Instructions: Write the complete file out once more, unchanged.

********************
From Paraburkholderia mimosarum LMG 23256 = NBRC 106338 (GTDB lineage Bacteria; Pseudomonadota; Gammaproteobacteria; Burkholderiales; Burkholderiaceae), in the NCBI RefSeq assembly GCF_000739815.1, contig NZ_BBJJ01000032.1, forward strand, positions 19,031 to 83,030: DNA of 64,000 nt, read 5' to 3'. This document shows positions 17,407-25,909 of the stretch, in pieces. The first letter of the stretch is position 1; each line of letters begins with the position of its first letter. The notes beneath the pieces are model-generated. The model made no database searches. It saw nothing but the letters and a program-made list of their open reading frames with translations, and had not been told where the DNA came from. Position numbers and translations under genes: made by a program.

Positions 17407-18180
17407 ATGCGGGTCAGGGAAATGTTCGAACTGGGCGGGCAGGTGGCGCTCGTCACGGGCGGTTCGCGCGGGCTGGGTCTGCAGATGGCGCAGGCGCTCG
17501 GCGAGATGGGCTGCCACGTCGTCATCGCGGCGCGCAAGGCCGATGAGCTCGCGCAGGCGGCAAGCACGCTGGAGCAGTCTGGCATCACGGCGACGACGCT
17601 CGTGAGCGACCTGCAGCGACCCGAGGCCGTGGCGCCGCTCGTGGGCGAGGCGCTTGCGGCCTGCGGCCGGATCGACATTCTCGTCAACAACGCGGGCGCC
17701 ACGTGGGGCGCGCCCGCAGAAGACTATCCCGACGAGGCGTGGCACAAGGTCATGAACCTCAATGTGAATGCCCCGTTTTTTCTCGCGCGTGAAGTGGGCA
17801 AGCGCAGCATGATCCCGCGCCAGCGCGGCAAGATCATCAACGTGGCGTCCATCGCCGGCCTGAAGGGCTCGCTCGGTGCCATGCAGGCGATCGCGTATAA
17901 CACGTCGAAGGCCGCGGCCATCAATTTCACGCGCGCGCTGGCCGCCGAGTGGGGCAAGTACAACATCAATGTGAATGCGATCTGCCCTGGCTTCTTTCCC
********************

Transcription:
From Paraburkholderia mimosarum LMG 23256 = NBRC 106338 (GTDB lineage Bacteria; Pseudomonadota; Gammaproteobacteria; Burkholderiales; Burkholderiaceae), in the NCBI RefSeq assembly GCF_000739815.1, contig NZ_BBJJ01000032.1, forward strand, positions 19,031 to 83,030: DNA of 64,000 nt, read 5' to 3'. This document shows positions 17,407-25,909 of the stretch, in pieces. The first letter of the stretch is position 1; each line of letters begins with the position of its first letter. The notes beneath the pieces are model-generated. The model made no database searches. It saw nothing but the letters and a program-made list of their open reading frames with translations, and had not been told where the DNA came from. Position numbers and translations under genes: made by a program.

Positions 17407-18180
17407 ATGCGGGTCAGGGAAATGTTCGAACTGGGCGGGCAGGTGGCGCTCGTCACGGGCGGTTCGCGCGGGCTGGGTCTGCAGATGGCGCAGGCGCTCG
17501 GCGAGATGGGCTGCCACGTCGTCATCGCGGCGCGCAAGGCCGATGAGCTCGCGCAGGCGGCAAGCACGCTGGAGCAGTCTGGCATCACGGCGACGACGCT
17601 CGTGAGCGACCTGCAGCGACCCGAGGCCGTGGCGCCGCTCGTGGGCGAGGCGCTTGCGGCCTGCGGCCGGATCGACATTCTCGTCAACAACGCGGGCGCC
17701 ACGTGGGGCGCGCCCGCAGAAGACTATCCCGACGAGGCGTGGCACAAGGTCATGAACCTCAATGTGAATGCCCCGTTTTTTCTCGCGCGTGAAGTGGGCA
17801 AGCGCAGCATGATCCCGCGCCAGCGCGGCAAGATCATCAACGTGGCGTCCATCGCCGGCCTGAAGGGCTCGCTCGGTGCCATGCAGGCGATCGCGTATAA
17901 CACGTCGAAGGCCGCGGCCATCAATTTCACGCGCGCGCTGGCCGCCGAGTGGGGCAAGTACAACATCAATGTGAATGCGATCTGCCCTGGCTTCTTTCCC